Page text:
Scott Samuelson, a teacher of philosophy at a community college, asserts (The Atlantic 5.1.14) that he is in an ideal position to justify the teaching of the liberal arts even to students who are enrolled specifically to get skills training.
We should strive to be a society of free people, not simply one of well-compensated managers and employees. Henry David Thoreau is as relevant as ever when he writes, “We seem to have forgotten that the expression ‘a liberal education’ originally meant among the Romans one worthy of free men; while the learning of trades and professions by which to get your livelihood merely, was considered worthy of slaves only.”
This is all well and good, but although Samuelson cites the epiphany of one student who have applied the teachings of Kant to her own troubled situation, most students attending community colleges are there purely and simply for economic reasons. The best community colleges in fact establish links between themselves and local industry, designing and tailor-making their curricula to meet the standards of the private sector. This is a win-win-win situation where the company benefits from trained and motivated recruits, the college can demonstrate high performance against an objective indicator, and the students become gainfully employed.
One of the most successful community colleges I have visited had such a program, and was successful not only in providing well-trained employees to existing industries, but managed to attract new factories to the region as well. The college, however, felt a responsibility to educate the ‘whole’ student, and had a small but not insignificant liberal arts program, teaching basic courses in literature, philosophy, and the arts. Because of its overriding mission to provide a solid technical education to its students, the liberal arts curriculum was neither exhaustive nor demanding.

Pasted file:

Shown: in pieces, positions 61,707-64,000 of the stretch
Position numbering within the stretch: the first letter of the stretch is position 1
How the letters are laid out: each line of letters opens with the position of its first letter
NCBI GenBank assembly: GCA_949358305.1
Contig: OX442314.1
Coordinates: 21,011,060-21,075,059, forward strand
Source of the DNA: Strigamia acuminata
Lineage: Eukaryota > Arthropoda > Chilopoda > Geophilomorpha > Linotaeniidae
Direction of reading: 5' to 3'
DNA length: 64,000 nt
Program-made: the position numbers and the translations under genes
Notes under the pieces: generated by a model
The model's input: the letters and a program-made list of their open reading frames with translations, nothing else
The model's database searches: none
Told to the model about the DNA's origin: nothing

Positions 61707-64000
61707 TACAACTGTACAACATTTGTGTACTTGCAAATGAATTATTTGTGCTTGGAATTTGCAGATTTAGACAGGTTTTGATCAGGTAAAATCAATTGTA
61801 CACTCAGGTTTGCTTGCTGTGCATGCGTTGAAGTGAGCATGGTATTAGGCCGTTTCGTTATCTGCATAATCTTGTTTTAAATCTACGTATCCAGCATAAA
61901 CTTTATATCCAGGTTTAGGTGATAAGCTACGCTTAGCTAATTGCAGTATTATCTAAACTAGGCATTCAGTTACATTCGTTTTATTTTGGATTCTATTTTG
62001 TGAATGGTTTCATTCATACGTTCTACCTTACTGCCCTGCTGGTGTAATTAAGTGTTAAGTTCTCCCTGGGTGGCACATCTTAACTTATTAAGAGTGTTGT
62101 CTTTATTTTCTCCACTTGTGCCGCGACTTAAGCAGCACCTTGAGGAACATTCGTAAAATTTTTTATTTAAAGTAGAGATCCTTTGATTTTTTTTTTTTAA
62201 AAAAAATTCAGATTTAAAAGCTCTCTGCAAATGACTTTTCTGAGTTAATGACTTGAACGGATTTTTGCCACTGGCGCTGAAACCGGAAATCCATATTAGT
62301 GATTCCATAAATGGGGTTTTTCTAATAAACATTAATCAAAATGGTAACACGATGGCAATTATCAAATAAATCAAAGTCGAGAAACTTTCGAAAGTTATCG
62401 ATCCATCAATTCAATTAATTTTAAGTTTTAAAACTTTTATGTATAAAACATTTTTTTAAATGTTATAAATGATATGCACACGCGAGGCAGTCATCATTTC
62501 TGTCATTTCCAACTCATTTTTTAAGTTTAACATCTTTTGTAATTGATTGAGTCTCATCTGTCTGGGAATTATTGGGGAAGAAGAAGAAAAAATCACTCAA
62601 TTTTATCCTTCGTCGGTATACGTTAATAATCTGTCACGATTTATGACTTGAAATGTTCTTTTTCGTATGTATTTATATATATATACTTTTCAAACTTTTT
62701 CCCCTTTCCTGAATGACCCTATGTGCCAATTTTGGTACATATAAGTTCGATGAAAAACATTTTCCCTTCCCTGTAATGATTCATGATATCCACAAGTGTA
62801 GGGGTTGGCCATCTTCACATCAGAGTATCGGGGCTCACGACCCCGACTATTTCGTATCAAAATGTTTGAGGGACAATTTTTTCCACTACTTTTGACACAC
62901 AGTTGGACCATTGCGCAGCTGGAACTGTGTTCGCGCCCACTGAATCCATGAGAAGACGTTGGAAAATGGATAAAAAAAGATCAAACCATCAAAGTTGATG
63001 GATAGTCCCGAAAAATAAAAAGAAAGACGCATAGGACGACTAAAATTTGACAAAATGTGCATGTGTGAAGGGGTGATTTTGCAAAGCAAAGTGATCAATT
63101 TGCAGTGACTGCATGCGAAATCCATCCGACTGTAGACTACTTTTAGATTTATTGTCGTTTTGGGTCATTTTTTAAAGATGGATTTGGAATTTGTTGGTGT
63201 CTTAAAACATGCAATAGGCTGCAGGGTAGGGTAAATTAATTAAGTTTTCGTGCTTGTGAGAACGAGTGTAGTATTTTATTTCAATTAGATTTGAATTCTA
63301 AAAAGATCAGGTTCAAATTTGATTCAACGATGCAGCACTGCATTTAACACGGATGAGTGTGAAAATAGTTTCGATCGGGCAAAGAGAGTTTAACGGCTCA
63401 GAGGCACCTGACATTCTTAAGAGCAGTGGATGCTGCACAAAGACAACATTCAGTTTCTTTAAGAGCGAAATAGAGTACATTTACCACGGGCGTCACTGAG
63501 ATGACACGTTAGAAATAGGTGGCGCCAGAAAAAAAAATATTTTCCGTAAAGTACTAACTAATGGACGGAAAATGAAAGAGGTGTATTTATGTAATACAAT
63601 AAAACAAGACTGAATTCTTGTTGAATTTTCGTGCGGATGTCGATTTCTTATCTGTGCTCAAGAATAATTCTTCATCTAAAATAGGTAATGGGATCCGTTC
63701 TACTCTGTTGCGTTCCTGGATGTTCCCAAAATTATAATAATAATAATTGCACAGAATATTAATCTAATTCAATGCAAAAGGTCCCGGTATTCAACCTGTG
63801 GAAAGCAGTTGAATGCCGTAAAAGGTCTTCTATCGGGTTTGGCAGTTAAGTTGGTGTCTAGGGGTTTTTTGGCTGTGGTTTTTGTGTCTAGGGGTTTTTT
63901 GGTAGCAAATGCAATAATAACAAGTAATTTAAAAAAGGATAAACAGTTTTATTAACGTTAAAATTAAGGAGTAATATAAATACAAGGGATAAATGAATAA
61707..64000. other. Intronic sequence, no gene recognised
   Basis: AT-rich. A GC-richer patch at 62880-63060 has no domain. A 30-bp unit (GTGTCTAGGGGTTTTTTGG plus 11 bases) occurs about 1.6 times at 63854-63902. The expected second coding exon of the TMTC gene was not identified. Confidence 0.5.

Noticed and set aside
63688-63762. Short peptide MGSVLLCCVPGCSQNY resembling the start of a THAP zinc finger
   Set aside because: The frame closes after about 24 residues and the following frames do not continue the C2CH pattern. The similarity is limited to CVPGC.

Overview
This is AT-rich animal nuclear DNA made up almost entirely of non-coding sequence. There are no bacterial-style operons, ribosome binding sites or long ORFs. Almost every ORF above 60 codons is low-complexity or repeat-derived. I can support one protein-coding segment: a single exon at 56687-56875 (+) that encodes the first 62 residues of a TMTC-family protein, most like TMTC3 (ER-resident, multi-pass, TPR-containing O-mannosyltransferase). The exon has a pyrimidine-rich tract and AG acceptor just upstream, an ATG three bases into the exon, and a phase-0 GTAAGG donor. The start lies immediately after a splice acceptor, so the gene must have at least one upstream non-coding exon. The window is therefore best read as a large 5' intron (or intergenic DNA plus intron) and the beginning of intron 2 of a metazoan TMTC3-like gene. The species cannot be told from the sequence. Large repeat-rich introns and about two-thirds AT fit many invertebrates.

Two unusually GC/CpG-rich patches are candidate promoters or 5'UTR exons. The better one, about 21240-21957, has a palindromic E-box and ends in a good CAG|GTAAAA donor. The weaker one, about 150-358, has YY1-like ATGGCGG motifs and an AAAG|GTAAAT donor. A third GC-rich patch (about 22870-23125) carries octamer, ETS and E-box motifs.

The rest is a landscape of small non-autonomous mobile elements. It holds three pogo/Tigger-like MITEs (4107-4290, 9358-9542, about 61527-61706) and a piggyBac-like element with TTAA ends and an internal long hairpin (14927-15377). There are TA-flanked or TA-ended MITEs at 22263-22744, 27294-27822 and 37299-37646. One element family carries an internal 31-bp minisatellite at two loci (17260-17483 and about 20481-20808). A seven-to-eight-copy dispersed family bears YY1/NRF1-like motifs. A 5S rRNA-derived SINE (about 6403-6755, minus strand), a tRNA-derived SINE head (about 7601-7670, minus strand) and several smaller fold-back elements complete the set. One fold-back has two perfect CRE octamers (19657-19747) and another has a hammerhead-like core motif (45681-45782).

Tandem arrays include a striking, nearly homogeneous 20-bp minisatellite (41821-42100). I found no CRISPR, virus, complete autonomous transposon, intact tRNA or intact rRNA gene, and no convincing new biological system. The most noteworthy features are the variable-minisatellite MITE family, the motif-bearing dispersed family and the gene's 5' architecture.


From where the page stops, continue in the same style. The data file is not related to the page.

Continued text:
Why, then, should such community colleges require students to spend even a small fraction of their time for a cursory, superficial exposure to the liberal arts? Why should any time at all be devoted to such study when job markets are tight, skills are at a premium, and every competitive advantage is important?
There is an interesting passage in Tolstoy’s Anna Karenina where Levin and others are debating political philosophy. While the novel is mostly a page-turning romantic pot-boiler, it also provides insights on the dramatic changes that were brewing in Russia in the last quarter of the 19th century. The serfs (slaves) had been freed only a few years before 1874, the publication of Anna, and intellectuals were engaged in lively debate about labor, capital, socialism, communism, and capitalism. As importantly they debated civil rights – the difference between duty and fundamental rights; women’s rights, and the rights of the peasantry.
One of the more interesting arguments was about education. One debater insisted that education was the key to the social and economic advancement of newly-freed serfs. Another proposed that such education was a complete waste of time, and that investments made to rapidly improve the peasant’s lot must take precedence. Once the peasant could breathe more easily, the wolf’s breath no longer at the door, he could turn his attention to higher concerns.